Wireless power transfer transmission of electrical energy from a power source to an electrical load (electrical power grid or appliance) without the use of conductors (wires,cables); power transmission technologies (use time-varying electric,magnetic,electromagnetic fields)

Wireless power transfer (WPT), wireless power transmission, wireless energy transmission (WET), or electromagnetic power transfer is the transmission of electrical energy without wires as a physical link. In a wireless power transmission system, a transmitter device, driven by electric power from a power source, generates a time-varying electromagnetic field, which transmits power across space to a receiver device, which extracts power from the field and supplies it to an electrical load. The technology of wireless power transmission can eliminate the use of the wires and batteries, thus increasing the mobility, convenience, and safety of an electronic device for all users. Wireless power transfer is useful to power electrical devices where interconnecting wires are inconvenient, hazardous, or are not possible.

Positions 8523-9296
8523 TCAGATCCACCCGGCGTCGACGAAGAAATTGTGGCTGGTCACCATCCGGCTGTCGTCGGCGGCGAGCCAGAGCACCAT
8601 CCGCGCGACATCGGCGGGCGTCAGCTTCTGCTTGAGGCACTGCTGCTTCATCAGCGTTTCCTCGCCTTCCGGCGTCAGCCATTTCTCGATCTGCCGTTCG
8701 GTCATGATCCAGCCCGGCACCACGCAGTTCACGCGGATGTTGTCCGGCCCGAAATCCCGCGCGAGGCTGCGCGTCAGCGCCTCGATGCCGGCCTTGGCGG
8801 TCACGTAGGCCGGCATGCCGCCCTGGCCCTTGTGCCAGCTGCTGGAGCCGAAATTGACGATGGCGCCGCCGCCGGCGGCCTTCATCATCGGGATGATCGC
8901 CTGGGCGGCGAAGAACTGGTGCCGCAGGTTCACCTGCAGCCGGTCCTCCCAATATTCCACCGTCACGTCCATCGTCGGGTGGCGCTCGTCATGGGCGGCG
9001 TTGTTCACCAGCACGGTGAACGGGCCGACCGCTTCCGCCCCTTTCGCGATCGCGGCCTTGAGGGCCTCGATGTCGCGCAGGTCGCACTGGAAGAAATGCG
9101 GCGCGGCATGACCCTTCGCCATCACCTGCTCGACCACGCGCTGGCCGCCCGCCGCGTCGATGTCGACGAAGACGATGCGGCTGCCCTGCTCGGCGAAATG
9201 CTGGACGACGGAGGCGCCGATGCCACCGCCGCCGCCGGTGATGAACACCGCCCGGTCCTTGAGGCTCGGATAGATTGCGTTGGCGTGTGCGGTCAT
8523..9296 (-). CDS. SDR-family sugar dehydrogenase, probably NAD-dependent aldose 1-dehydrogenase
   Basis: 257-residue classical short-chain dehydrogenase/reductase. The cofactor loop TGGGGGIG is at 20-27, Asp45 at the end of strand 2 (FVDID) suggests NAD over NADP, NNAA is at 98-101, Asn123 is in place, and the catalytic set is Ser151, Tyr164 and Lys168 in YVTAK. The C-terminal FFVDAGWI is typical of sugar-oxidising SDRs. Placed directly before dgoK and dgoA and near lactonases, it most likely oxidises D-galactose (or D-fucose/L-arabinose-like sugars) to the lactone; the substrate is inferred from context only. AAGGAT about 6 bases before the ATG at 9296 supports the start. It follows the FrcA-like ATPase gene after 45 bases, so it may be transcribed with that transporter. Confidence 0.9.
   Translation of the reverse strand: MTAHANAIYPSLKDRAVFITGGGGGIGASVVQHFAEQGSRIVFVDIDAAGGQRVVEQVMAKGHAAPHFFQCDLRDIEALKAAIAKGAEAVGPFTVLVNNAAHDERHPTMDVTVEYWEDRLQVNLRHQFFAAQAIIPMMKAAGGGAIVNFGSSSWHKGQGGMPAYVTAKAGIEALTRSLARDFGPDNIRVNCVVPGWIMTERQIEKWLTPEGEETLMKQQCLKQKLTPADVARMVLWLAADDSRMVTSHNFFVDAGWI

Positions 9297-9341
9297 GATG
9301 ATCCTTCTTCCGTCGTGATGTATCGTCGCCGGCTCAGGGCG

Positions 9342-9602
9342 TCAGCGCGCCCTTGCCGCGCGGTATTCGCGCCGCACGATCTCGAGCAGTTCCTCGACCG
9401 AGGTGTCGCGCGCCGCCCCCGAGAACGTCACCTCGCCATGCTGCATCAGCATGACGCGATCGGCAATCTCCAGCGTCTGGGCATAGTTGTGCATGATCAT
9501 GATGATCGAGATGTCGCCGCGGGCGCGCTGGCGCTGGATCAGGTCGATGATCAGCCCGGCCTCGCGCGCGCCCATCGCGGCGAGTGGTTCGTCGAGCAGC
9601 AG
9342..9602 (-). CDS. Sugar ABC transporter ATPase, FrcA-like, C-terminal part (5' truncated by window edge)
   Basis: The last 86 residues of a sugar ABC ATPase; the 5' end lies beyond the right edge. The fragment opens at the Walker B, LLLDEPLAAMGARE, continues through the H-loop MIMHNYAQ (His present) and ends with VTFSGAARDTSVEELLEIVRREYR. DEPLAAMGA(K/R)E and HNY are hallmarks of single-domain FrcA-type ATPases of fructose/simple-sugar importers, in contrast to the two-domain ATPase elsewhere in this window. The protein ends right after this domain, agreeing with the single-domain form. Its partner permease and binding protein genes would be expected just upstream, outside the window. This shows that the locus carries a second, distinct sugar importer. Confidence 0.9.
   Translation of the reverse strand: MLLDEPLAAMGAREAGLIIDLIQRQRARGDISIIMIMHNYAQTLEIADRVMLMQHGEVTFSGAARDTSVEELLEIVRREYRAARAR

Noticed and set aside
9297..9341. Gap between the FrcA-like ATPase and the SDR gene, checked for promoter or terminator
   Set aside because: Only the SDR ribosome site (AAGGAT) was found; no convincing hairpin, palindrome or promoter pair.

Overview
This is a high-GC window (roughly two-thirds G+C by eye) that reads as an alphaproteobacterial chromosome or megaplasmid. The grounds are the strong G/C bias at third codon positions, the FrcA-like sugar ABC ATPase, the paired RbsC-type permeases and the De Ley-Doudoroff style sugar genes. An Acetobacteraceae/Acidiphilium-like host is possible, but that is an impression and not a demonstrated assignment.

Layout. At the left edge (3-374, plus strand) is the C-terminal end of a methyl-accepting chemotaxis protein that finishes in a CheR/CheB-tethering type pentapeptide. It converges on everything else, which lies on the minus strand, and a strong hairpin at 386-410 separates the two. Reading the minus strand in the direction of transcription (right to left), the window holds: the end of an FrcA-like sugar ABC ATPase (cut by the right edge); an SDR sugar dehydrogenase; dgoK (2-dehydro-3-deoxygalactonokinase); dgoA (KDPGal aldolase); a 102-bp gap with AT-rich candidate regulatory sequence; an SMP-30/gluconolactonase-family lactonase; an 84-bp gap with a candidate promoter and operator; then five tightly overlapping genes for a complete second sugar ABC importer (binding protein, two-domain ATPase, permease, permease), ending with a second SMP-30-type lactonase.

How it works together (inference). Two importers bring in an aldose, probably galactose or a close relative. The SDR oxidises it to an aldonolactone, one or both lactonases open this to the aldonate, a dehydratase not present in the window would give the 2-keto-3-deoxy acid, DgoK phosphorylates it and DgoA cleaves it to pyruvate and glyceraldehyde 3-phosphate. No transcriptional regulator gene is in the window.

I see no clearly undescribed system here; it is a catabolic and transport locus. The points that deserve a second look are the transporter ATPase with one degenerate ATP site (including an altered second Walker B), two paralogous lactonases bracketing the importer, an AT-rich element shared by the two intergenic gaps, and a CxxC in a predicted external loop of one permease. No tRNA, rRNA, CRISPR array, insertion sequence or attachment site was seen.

The radio spectrum is the part of the electromagnetic spectrum with frequencies from 30 hertz to 300 GHz. Electromagnetic waves in this frequency range, called radio waves, are widely used in modern technology, particularly in telecommunication. To prevent interference between different users, the generation and transmission of radio waves is strictly regulated by national laws, coordinated by an international body, the International Telecommunication Union (ITU).

Diathermy is electrically induced heat or the use of high-frequency electromagnetic currents as a form of physical therapy and in surgical procedures. The earliest observations on the reactions of high-frequency electromagnetic currents upon the human organism were made by Jacques Arsene d'Arsonval. The field was pioneered in 1907 by German physician Karl Franz Nagelschmidt, who coined the term diathermy from the Greek words dia and θέρμη therma, literally meaning "heating through".